IL-1beta gene polymorphisms influence hepatitis B vaccination

B. Yucesoy, A. Sleijffers, M. Kashon, J. Garssen, F. de Gruijl, G.J. Boland, J. van Hattum, P.P. Simeonova, M.I. Luster*, H. van Loveren

*Corresponding author for this work

Research output: Contribution to journalArticleAcademicpeer-review


IL-1beta gene polymorphisms influence hepatitis B vaccination.

Yucesoy B, Sleijffers A, Kashon M, Garssen J, de Gruijl FR, Boland GJ, van Hattum J, Simeonova PP, Luster MI, van Loveren H.

National Institute for Occupational Safety and Health, 1095 Willowdale Road, Morgantown, WV 26508, USA.

Considerable variability exists in the vaccine response to hepatitis B with 5-10% of healthy young adults demonstrating no or inadequate responses following a standard vaccination schedule. As the interleukin-1beta (IL-1beta) cytokine has been shown to be important in the development of immune responses, we determined whether vaccine efficacy is influenced by genetic polymorphisms associated with IL-1beta expression. Ninety-two healthy individuals who were negative for antibodies to hepatitis B antigen (anti-HBs) were vaccinated against hepatitis B according to a standardized schedule. At selected times, antibody titers and lymphoproliferative capacity to hepatitis B surface antigen (HBsAg) were determined. DNA genotyping for IL-1beta polymorphisms using a polymerase chain reaction (PCR)-restriction fragment length polymorphism (RFLP) technique demonstrated that both the anti-HBs titer and the T-cell lymphoproliferative response to HBsAg are significantly increased in individuals possessing the IL-1beta (+3953) minor allelic variant. Copyright 2002 Elsevier Science Ltd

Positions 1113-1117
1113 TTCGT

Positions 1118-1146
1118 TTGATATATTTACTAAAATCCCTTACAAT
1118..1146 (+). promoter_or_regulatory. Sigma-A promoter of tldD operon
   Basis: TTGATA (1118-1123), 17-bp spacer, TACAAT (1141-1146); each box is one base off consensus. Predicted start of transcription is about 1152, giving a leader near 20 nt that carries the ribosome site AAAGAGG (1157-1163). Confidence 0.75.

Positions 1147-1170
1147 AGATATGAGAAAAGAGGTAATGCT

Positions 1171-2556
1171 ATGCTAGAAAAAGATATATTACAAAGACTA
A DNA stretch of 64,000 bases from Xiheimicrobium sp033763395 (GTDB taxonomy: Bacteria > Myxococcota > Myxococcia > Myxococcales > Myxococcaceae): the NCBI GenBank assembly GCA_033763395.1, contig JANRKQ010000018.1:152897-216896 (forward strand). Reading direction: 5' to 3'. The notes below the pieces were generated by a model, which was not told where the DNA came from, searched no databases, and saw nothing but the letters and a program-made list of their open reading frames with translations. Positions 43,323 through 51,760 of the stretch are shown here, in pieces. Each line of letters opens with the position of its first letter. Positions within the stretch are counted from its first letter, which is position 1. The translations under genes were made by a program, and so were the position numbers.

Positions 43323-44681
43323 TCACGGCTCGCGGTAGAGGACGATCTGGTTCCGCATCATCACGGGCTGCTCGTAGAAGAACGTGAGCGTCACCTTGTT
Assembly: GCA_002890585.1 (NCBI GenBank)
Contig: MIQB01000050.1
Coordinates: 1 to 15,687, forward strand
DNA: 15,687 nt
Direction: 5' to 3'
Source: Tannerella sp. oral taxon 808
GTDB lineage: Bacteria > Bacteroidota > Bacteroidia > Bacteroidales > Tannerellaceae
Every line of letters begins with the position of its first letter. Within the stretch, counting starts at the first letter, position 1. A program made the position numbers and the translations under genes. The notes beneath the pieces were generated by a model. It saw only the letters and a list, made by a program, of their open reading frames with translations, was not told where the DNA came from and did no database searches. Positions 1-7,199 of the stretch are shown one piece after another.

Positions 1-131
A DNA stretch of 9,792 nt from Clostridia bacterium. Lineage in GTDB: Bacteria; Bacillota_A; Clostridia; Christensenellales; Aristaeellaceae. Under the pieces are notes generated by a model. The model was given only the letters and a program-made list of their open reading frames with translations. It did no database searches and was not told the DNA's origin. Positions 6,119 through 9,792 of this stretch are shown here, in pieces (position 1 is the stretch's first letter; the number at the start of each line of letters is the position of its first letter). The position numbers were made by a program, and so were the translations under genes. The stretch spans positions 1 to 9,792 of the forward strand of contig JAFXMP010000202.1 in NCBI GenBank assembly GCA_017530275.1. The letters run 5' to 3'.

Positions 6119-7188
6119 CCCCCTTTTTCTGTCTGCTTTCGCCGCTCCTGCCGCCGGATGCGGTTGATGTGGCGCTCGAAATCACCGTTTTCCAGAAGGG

Original languageEnglish
Pages (from-to)3193-3196
Number of pages4
Issue number25-26
Publication statusPublished - 1 Jan 2002

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